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COMMONWEALTH PENNSYLVANIA v. MATTHEW EPPS (10/05/79)

filed: October 5, 1979.

COMMONWEALTH OF PENNSYLVANIA
v.
MATTHEW EPPS, APPELLANT



No. 1705 October Term, 1978, Appeal from the judgment of sentence of Common Pleas Court, Philadelphia County, Criminal Division, Nos. 1746 to 1752, May Term, 1976

COUNSEL

John J. Poserino, Jr., Philadelphia, for appellant.

Andrew B. Cohn, Assistant District Attorney, Philadelphia, for Commonwealth, appellee.

Price, Hoffman and Dowling,*fn* JJ. Hoffman, J., concurs in the result.

Author: Dowling

[ 270 Pa. Super. Page 297]

Appellant, Matthew Epps found guilty of robbery, aggravated assault, resisting arrest and possession of an instrument of crime was denied post trial relief and sentenced to prison. His appeal is without merit.

The factual scenario as seen through the eyes of the convicting jury reveals appellant held up a street corner steak shop whose victim immediately notified police. Epps was stopped some ten blocks from the scene by Officer Eastburn who had received an alert giving defendant's description. When the Officer asked for identification, Epps reached into his raincoat pocket and shot through his coat striking Eastburn in the chest.

Shortly thereafter he was discovered hiding under a nearby hedge. A patrolman was knocked down as appellant attempted to flee. He was finally subdued after a brief struggle and was taken to the hospital where he was identified by Officer Eastburn as his assailant. Thereafter appellant was admitted to the hospital.

Appellant raises a number of grounds for relief. Initially, it is argued that he was incompetent to stand trial because he was suffering from amnesia*fn1 as a result of his injuries and thus was unable to effectively consult with his attorney in the preparation of a defense. Under the Mental Health Procedure Act of July 9, 1976, P.L. 817, 50 P.S. ยง 7403, appellant, as the moving party, has the burden of proving his incompetency. The test or standard by which incompetency is measured is set forth in Section 402(a) of the Act, which states that a defendant is incompetent to stand trial if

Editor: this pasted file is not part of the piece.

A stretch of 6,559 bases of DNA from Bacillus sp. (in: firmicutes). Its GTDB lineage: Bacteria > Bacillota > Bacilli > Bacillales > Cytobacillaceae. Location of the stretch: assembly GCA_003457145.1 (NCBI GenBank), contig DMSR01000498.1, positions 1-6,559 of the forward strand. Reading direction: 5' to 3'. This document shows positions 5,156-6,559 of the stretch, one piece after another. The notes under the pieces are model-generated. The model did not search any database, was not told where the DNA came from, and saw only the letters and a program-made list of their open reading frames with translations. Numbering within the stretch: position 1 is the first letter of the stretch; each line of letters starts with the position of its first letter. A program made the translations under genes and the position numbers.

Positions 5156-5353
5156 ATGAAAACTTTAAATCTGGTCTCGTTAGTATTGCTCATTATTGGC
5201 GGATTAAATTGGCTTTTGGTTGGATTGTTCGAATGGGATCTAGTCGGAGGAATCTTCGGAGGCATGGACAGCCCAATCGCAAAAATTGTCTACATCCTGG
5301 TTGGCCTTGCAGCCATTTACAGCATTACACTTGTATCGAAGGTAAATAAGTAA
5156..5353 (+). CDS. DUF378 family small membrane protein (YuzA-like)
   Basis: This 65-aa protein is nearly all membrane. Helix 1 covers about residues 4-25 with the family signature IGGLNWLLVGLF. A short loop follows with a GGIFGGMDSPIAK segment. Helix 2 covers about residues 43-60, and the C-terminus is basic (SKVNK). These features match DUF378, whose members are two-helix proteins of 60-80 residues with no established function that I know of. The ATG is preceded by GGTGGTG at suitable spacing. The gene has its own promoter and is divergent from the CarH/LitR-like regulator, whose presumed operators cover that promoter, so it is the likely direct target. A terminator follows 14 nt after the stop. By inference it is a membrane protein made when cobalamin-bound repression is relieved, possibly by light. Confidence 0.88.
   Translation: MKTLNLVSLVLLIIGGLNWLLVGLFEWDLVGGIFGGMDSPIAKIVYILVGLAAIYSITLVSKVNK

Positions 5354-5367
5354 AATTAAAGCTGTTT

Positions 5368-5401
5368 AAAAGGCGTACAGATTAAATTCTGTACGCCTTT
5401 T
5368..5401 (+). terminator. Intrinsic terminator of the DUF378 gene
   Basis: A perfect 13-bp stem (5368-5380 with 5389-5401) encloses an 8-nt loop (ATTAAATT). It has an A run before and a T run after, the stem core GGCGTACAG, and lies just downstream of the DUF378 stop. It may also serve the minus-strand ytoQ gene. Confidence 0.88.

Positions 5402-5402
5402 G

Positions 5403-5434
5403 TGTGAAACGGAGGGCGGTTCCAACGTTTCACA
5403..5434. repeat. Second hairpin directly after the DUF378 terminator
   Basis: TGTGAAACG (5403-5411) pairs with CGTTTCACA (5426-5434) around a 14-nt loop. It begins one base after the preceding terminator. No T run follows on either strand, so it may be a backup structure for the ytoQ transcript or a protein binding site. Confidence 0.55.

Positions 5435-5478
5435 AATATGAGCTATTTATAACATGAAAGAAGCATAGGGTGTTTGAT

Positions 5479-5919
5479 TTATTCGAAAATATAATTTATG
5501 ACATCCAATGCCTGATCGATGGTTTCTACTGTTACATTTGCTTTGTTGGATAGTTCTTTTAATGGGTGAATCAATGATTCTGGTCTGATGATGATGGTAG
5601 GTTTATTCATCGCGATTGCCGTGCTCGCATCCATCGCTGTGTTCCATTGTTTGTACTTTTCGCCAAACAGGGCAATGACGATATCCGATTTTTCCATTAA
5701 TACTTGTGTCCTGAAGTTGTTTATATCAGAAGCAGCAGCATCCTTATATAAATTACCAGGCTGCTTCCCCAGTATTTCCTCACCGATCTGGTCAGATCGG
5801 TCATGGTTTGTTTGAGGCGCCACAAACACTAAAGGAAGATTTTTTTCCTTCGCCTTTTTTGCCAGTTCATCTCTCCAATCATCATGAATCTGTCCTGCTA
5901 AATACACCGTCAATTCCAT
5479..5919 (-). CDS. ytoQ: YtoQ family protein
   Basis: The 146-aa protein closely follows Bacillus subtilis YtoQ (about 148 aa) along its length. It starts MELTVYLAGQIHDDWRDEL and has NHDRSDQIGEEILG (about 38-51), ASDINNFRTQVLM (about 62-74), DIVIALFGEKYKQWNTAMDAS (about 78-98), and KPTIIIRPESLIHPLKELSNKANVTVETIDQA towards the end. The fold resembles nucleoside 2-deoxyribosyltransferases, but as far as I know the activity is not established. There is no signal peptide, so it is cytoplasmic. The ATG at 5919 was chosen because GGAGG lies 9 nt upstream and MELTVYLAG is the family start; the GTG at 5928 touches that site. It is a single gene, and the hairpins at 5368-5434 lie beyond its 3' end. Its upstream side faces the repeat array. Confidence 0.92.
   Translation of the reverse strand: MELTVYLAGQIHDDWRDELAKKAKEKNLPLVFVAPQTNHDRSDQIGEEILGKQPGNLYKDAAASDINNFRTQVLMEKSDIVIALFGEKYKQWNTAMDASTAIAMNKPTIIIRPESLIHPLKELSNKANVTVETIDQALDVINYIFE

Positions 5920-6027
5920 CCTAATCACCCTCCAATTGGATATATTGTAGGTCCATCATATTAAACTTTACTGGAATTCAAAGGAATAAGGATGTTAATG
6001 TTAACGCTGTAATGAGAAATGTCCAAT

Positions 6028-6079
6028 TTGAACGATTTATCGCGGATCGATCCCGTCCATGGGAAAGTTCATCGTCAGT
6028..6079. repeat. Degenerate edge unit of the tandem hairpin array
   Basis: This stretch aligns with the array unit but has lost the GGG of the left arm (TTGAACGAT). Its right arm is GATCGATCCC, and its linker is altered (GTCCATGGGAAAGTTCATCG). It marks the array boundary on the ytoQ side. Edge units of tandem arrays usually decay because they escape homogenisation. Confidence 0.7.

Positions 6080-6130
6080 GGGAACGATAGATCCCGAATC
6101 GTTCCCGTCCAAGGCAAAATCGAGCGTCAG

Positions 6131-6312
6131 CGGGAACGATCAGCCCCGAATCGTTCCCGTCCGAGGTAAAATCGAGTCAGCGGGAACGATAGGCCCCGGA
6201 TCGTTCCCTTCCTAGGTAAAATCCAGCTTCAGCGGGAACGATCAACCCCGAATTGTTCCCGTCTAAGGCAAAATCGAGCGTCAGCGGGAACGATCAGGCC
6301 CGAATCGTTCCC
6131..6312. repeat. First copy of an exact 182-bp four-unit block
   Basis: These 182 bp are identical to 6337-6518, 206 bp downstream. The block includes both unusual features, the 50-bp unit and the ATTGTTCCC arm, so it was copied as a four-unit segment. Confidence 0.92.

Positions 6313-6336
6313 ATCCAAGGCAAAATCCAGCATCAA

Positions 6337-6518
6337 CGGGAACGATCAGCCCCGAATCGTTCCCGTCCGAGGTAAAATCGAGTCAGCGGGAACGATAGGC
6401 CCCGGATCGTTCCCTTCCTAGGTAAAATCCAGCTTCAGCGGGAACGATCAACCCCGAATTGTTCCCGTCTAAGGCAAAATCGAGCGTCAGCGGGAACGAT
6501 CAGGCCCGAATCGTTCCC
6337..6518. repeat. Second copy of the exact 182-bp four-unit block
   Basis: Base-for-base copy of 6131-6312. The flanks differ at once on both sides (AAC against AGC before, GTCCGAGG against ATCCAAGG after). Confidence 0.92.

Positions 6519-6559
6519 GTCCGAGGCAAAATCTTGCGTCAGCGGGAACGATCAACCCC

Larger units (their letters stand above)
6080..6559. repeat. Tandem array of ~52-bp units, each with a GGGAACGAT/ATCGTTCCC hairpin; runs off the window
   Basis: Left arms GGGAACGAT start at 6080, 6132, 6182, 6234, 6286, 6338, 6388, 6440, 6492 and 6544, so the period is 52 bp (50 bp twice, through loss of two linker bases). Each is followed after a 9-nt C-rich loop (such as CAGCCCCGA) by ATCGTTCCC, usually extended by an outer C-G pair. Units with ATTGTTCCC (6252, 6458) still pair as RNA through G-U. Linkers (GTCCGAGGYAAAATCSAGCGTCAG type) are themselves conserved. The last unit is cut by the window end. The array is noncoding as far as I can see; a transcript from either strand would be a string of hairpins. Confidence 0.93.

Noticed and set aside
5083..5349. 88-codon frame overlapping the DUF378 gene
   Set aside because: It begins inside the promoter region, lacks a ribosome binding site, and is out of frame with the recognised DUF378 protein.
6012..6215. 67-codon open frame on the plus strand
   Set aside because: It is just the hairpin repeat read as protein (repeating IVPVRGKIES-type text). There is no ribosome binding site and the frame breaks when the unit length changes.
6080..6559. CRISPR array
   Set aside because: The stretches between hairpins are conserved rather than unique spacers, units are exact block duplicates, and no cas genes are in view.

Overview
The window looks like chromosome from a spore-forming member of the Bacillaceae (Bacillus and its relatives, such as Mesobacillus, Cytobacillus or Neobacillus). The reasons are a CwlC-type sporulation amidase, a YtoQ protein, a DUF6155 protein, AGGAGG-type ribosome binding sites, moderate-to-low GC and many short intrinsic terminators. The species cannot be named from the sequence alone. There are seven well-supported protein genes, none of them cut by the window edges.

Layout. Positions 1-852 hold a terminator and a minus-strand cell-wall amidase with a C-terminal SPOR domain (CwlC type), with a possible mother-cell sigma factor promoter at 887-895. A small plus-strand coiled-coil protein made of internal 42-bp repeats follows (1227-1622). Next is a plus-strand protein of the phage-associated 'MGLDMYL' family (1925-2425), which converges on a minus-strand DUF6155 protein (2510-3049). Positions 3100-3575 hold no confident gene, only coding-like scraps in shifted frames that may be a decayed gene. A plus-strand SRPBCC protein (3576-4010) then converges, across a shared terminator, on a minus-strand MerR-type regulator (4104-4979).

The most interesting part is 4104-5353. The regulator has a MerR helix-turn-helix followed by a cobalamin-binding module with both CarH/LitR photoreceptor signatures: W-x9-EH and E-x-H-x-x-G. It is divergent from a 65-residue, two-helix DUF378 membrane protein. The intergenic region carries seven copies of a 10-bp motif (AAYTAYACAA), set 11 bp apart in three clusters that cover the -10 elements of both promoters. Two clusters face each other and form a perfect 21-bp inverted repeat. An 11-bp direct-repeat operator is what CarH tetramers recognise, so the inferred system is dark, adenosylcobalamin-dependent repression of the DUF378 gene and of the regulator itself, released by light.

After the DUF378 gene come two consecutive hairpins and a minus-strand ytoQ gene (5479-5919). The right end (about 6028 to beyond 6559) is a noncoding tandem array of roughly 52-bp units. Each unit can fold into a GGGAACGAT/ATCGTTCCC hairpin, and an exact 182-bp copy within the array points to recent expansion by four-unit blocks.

[ 270 Pa. Super. Page 298]

    he is "substantially unable to understand the nature or object of the proceedings against him or to participate and assist in his defense."

Appellant has consistently denied any knowledge or memory of the events surrounding the robbery. Significantly, there is no contention or evidence to support a contention that appellant was suffering from a mental disease or that his amnesia had otherwise impaired his thought or behavioral processes. Under these circumstances, the trial court found that appellant's amnesia neither diminished his capacity to understand the proceeding against him nor prevented him from synthesizing an accurate account of what transpired from available sources so as to assist in his own defense.

Absent evidence of a mental disability interfering with the defendant's faculties for rational understanding, it is settled that mere vacuity of memory is not tantamount to legal incompetency to stand trial. It is only where the loss of memory effects or is accompanied by a mental disorder impairing the amnesiac's ability to intelligently comprehend his position or to responsibly cooperate with counsel that the accused's guaranties to a fair trial and effective assistance of counsel are ...


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